PEACE COMES TO LIVERPOOL | Patriotic fundraising with a difference


As World War I dragged on from 1914 to 1918 it was fairly common on Sydney streets during each tragic year to see women selling button badges in aid of the men fighting overseas and their families back in Australia.

Selling button badges was one of many methods used to raise funds on the home front and there was seemingly no limit to the themed button badge days orchestrated in Australia and, to a greater degree, in Great Britain.

A sample of these special days over the years included: Red Cross Day, Wounded Soldiers’ Day, Wattle Day, Our Discharged Soldiers’ Day, Suffering Nations’ Day, Salvation Army Day, Hospital Day, Fighting Men’s Day and the like.

Proceeds went to people in Italy, Serbia, Montenegro and Russian Poland.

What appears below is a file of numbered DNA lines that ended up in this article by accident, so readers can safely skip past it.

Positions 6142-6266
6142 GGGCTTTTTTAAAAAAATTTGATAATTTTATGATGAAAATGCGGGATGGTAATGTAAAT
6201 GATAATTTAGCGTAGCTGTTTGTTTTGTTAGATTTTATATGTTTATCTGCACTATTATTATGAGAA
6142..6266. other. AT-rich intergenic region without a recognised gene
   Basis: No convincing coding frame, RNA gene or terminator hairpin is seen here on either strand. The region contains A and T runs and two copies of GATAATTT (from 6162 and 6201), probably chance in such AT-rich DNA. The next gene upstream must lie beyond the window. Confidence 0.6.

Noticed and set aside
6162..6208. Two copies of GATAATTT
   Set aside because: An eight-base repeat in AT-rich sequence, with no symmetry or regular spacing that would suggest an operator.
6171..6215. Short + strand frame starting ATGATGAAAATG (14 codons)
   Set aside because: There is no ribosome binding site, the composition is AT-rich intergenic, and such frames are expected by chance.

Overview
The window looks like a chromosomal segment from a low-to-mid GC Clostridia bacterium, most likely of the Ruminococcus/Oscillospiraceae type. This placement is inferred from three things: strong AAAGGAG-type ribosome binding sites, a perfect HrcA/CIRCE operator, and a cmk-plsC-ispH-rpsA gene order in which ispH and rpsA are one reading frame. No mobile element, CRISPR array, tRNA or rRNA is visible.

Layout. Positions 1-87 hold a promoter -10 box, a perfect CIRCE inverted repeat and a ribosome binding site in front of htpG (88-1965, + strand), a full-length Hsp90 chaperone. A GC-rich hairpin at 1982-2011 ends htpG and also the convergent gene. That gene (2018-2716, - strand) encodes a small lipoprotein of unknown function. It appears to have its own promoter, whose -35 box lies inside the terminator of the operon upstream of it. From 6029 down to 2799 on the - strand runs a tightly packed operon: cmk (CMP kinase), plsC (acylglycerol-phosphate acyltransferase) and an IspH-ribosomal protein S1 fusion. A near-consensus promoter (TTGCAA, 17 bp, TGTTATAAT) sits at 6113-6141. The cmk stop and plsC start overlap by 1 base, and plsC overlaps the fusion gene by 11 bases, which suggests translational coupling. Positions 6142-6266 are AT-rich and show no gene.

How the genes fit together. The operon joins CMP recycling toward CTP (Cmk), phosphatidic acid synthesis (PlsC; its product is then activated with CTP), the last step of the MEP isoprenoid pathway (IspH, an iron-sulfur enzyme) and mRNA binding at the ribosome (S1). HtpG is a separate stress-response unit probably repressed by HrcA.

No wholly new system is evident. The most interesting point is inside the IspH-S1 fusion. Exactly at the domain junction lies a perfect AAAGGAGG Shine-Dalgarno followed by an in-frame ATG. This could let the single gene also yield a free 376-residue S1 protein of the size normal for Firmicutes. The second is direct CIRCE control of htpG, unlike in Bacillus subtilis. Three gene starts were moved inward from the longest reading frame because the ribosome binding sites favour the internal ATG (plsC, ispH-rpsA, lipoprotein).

One example was King George Day on June 2,1916, the proceeds of which went to the afflicted peoples of Italy, Serbia, Montenegro and Russian Poland.

For a talk about a subject not covered as it deserves, avid collectors and researchers of button badges and tinnies NickPezikian and DavidAnderson will give a free talk at Liverpool Regional Museum, “Wartime Fundraising”, on Saturday, November 17, 1.30pm to 3pm. They’ll also launch their book, Commonwealth Button Fund: WWI Patriotic & Fundraising Badges. Copies for sale (cash only please).

  • Peace Comes to Liverpool is open to the public Tuesdays to Saturdays, 10am to 4pm, at Liverpool Regional Museum, 462 Hume Highway. Free talks on Saturdays until November 24. Details, bookings: or the museum, 9602 0472.
This story The King’s own button day first appeared on Liverpool City Champion.